Alberta recently passed Bill 17, the Labour Statutes Amendment Act, which will amend the province’s Employment Standards Code and Labour Relations Code by adding new obligations and rights impacting employers and employees. Specifically, the changes will affect allowances for employee bereavement leave for the loss of a child, as well as time off allowed for reservists. Further, the changes will also impact collective bargaining for staff and students at Alberta post-secondary educational institutions.
Below, we will overview the key changes under this new legislation and outline how they will impact Alberta employees and employers.
Time off Work for Annual Reservist Training
Reservists, or members of Canada’s Reserve Force, are considered to be part-time military or military-adjacent service members who commonly serve on evenings or weekends in one of the four branches of the Reserve Force:
- Primary Reserve
- Canadian Rangers
- Cadet Administration & Training Services
- Supplementary Reserve
Most reservists maintain full-time civilian employment, and many are required to take time away from their regular employment each year for training purposes. Previously, this unpaid time off was limited to 20 days per year, however, under the Labour Statutes Amendment Act, the time limit is removed, allowing employees unlimited unpaid time away for mandated reservist training. This change is intended to make it easier for reservists to fulfill their training obligations without having to dip into other leaves, such as paid vacation time. Notably, an employee must have been with their employer for at least 12 consecutive weeks before this entitlement takes effect. This amendment came into force as of the date the Bill received royal assent, May 31, 2022.
Bereavement Leave for Pregnancy Loss
Another significant change under the new legislation is the extension of unpaid bereavement leave to employees who have experienced a pregnancy loss due to miscarriage, stillbirth, or termination. Prior to the passing of Bill 17, would-be parents did not have an automatic entitlement to bereavement leave to grieve the loss of a pregnancy and would only be granted the leave if such a benefit was offered by their specific employer. Now, those who have experienced such a loss will be entitled to three days of unpaid leave if they request it.
Bereavement leave will now apply to employees in the following circumstances:
- Employees who have experienced the death of a family member;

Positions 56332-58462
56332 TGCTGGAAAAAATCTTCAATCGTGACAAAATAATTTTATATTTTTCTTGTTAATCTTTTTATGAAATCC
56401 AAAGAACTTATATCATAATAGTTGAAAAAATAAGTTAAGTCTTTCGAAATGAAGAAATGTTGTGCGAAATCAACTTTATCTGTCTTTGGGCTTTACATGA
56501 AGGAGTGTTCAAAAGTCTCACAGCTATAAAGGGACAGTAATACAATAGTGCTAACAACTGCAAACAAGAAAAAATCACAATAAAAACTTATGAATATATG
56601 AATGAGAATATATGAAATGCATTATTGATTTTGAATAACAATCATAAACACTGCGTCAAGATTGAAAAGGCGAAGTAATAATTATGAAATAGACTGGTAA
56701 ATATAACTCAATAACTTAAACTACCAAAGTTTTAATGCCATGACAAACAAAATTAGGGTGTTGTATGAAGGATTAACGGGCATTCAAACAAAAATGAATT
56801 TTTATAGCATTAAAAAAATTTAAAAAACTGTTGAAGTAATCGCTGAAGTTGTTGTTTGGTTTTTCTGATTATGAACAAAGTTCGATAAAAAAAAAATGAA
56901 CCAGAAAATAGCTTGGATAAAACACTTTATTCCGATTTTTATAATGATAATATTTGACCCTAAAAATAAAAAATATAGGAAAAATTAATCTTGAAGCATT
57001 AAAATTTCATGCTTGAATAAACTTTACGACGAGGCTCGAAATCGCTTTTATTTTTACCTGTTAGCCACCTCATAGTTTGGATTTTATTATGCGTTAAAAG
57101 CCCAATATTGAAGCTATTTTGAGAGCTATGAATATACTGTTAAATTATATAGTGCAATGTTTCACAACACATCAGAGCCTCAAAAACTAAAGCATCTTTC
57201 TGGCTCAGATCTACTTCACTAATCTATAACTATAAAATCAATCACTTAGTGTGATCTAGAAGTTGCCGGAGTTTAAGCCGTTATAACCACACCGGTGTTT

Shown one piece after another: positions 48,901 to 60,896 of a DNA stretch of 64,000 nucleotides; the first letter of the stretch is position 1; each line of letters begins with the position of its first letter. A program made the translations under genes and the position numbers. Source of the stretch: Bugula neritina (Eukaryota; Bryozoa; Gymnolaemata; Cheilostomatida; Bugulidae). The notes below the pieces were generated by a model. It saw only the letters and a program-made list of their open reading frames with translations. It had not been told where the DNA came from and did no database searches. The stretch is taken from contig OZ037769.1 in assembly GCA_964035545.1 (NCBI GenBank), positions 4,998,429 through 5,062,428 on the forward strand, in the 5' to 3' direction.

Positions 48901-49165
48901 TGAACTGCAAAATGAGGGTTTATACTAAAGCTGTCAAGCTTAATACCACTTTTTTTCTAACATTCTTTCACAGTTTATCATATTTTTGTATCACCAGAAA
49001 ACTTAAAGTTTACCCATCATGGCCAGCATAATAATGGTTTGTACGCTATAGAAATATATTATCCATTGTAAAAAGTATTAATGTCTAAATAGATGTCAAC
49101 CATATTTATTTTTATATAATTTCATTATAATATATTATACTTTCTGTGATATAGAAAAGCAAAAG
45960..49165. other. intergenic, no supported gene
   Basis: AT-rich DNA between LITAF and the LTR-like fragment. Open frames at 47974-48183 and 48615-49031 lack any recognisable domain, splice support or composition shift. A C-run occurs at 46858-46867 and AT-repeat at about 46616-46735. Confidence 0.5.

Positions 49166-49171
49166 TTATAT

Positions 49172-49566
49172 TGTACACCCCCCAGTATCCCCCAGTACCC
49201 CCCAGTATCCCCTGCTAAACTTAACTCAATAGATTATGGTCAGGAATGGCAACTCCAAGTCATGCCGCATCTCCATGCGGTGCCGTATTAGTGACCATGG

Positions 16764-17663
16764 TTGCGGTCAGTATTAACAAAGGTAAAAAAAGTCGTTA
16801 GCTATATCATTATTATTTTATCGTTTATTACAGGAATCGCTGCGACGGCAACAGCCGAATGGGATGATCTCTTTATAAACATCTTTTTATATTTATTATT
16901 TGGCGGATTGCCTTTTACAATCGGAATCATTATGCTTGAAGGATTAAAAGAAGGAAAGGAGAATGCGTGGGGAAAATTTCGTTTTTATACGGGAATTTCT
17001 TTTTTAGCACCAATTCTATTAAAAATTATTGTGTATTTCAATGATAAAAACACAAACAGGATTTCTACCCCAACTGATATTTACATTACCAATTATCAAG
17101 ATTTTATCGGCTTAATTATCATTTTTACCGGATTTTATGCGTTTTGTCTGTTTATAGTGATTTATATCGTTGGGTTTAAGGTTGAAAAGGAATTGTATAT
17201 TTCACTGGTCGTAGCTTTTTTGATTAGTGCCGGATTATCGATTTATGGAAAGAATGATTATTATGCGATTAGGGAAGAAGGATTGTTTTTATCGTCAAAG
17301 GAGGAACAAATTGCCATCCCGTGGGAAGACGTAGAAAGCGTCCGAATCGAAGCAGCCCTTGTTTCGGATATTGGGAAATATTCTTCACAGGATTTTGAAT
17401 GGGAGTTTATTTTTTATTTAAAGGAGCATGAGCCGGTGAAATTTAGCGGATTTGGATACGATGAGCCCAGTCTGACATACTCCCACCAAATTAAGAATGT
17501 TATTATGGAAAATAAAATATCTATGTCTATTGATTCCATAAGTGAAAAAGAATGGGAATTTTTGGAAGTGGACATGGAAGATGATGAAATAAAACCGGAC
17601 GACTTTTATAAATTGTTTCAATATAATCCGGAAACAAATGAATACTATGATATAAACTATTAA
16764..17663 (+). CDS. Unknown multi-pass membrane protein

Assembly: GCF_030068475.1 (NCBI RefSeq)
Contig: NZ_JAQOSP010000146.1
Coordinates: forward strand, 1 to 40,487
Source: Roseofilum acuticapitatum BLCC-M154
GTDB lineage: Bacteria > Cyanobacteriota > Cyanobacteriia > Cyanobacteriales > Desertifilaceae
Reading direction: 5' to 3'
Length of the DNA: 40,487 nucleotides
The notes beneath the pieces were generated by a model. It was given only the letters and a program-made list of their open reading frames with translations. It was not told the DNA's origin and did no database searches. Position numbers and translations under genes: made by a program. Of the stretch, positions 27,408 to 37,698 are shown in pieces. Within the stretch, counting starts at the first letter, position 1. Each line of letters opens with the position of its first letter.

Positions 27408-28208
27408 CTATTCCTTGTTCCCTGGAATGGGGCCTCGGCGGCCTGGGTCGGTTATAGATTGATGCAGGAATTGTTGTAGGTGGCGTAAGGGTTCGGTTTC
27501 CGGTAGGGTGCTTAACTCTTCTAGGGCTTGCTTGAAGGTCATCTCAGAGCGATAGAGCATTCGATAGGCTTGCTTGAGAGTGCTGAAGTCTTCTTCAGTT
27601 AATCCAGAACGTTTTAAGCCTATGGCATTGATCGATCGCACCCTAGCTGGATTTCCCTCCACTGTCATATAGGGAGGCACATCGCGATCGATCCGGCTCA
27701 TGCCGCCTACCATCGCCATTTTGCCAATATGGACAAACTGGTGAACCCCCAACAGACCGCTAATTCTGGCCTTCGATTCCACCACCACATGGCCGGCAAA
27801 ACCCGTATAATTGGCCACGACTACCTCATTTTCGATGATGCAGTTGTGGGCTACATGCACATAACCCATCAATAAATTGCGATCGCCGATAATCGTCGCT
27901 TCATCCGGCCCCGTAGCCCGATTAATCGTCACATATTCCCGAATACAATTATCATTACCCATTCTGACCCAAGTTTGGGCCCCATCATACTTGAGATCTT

- Employees whose pregnancy ends with any result other than a live birth;
- Employees whose spouse or common-law partner’s pregnancy ends with any result other than a live birth; and
- Employees who would have been a parent of a child born from the pregnancy of another person (such as a surrogate) if that pregnancy ends with any result other than a live birth.
The language of this section was amended significantly, between the original proposal and when it received royal assent. Originally, the leave was extended to those employees who had experienced a “miscarriage or stillbirth” themselves, via their spouse or partner, or another person such as a surrogate. However, advocates for people who have experienced pregnancy loss met with the Bill’s sponsors to request a number of changes to the language.
The main recommendation was that the wording be changed to “pregnancy that ends in a result other than a live birth”, rather than limiting it to stillbirths or miscarriages. This way, the leave would be open to those who had experienced the loss due to other reasons, such as termination for medical reasons, or abortion. Some have been critical that the language was not changed to explicitly include the word “abortion”. In response, the Bill’s sponsor, Labour Minister Kaycee Madu, said it was meant to be as inclusive as possible so that any employee “who needs this bereavement leave…would not have to be denied it or face any difficulty or explain anything to any employer”.
In order to qualify for unpaid bereavement leave, an employee must have been employed with the same employer for at least 90 days and must provide their employer with as much notice “as is reasonable and practicable in the circumstances”. This amendment came into force as of the date the Bill received royal assent, May 31, 2022.
Maintaining the Status Quo in Collective Bargaining at Post-Secondary Educational Institutes
The last amendment provided under the legislation is aimed specifically at collective bargaining negotiations for the academic staff, graduate students, and post-doctoral fellows at Alberta’s educational institutions. Under the Labour Relations Code, each of these groups is represented by their respective association in collective bargaining negotiations. The amendments under the new legislation will allow these associations to continue to represent their respective members in these negotiations indefinitely. This amendment will come into force as of July 1, 2022.
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